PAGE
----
Some people out here are shocked when I tell them back home I shot and killed prairie dogs, for entertainment no less.
“But they’re so cute!” they protest. When I tell people I hunt elk, they say, “But they’re so majestic! How could you do something like that?”
Needless to say, these comments make me feel like a horrible person. But then I remember how different people’s attitudes about hunting were back home.
So to understand why I would “murder innocent creatures who pose no threat to me,” you first have to understand where I was raised. I’m from Hotchkiss, a tiny town in the western part of Colorado.
The nearest movie theater is 15 minutes away, the nearest bowling alley is 30 minutes away and the nearest shopping mall is more than an hour away. The nearest prairie dog colony, on the other hand, is five minutes away.
So yeah, boredom definitely has something to do with it.
I suppose that’s a pretty poor excuse, but Hotchkiss is also in a very conservative area. NRA bumper stickers are commonly observed on cars, as are gun racks. A significant portion of the population owns guns and hunts.
In fact, fall break for the schools is “coincidentally” during the same week as first rifle season. I even knew several girls who would go hunting.
In contrast, most people up here have never shot a real gun, nevermind killed anything with one. So what the heck is wrong with everybody?
My conclusion: You are all a bunch of hippie cry-babies. Go back to Boulder!
OK, I’m sorry. I don’t really mean that, and it would be pretty hypocritical of me given my fairly liberal stance on a lot of issues as of late.
At any rate, there has to be a reason for the anti-hunting sentiment I have observed, and quite frankly, I blame Hollywood.
“Bambi” and movies like it have brainwashed several generations of children. Hollywood would have you believe that nature is made up of never-ending sunshine, beautiful flowers, singing birds, oh-so adorable bunnies and friendly bears, and that this perfect world is thrown into misery and gloom by the murderous tendencies of man.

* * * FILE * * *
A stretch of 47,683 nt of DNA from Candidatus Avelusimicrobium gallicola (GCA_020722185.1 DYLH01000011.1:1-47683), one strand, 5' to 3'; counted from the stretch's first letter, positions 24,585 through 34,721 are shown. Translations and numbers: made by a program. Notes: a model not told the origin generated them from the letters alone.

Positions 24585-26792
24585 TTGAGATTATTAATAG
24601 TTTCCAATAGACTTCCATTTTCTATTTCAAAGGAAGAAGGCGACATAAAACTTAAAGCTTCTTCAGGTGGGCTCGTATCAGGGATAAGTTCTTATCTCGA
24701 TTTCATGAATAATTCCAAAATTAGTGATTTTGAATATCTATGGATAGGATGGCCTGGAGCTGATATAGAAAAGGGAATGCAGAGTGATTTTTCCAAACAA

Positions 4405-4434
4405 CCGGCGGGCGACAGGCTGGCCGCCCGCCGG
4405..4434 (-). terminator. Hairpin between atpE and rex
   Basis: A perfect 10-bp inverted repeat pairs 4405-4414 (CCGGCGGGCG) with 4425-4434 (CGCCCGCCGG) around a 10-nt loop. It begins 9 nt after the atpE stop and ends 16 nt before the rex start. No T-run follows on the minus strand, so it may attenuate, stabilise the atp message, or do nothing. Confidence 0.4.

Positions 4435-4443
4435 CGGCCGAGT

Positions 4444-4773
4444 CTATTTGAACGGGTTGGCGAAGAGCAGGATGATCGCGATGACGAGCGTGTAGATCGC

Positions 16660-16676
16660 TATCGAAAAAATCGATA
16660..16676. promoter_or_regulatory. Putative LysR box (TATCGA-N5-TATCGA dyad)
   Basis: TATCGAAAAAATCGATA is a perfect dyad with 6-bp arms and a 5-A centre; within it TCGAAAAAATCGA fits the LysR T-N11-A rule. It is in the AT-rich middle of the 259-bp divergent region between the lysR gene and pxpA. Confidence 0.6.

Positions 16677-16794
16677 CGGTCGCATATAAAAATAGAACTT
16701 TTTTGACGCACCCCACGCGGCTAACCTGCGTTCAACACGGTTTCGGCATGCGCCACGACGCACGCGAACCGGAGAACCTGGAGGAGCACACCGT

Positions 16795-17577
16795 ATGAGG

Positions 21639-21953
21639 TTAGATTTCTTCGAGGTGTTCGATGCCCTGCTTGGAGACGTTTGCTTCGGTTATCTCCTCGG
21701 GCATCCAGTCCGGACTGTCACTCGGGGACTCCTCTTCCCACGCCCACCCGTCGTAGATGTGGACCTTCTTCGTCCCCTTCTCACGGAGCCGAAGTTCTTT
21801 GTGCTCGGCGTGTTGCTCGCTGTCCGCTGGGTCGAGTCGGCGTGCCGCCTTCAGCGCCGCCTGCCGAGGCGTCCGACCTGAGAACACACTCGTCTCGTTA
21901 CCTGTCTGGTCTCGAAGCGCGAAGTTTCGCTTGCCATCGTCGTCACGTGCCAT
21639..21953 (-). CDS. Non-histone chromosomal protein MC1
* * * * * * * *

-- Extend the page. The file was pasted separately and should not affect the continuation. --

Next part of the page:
Reality, of course, is something far different. It rains, snows and sleets; grass and flowers die in the winter; the bunnies (and prairie dogs) are infested with plague-carrying fleas; and bears aren’t really that friendly. In fact, the “natural” way a deer or elk is likely to die is to starve or freeze to the point where it to weak to move, and then be torn apart piece by piece by coyotes.
Not quite what you pictured from “Bambi” now was it? Death by man, a single shot to the vital organs usually causing instant death, by comparison seems pretty, well, humane.
The fact of the matter is, without hunters, starvation among deer and elk populations would skyrocket. These animals lack any natural predators (yeah, OK, that is sort of the fault of hunters) and without the check on their population that hunters provide, there isn’t enough winter feed to keep them from starving.
At any rate, man is a hunter by nature. Ever since the invention of the sharpened stick we have hunted. The methods have changed somewhat since then (namely using rifles that can kill at up to several hundred yards) but hunting still provides a connection with those primordial roots back when we lived in tune with nature.
And I’d prefer that to picking up a steak at the supermarket any day. Besides, aren’t cows majestic, too?
Don’t answer that.
Andy Nicewicz is a senior political science major. His column appears Mondays in the Collegian. Replies and feedback can be sent to firstname.lastname@example.org.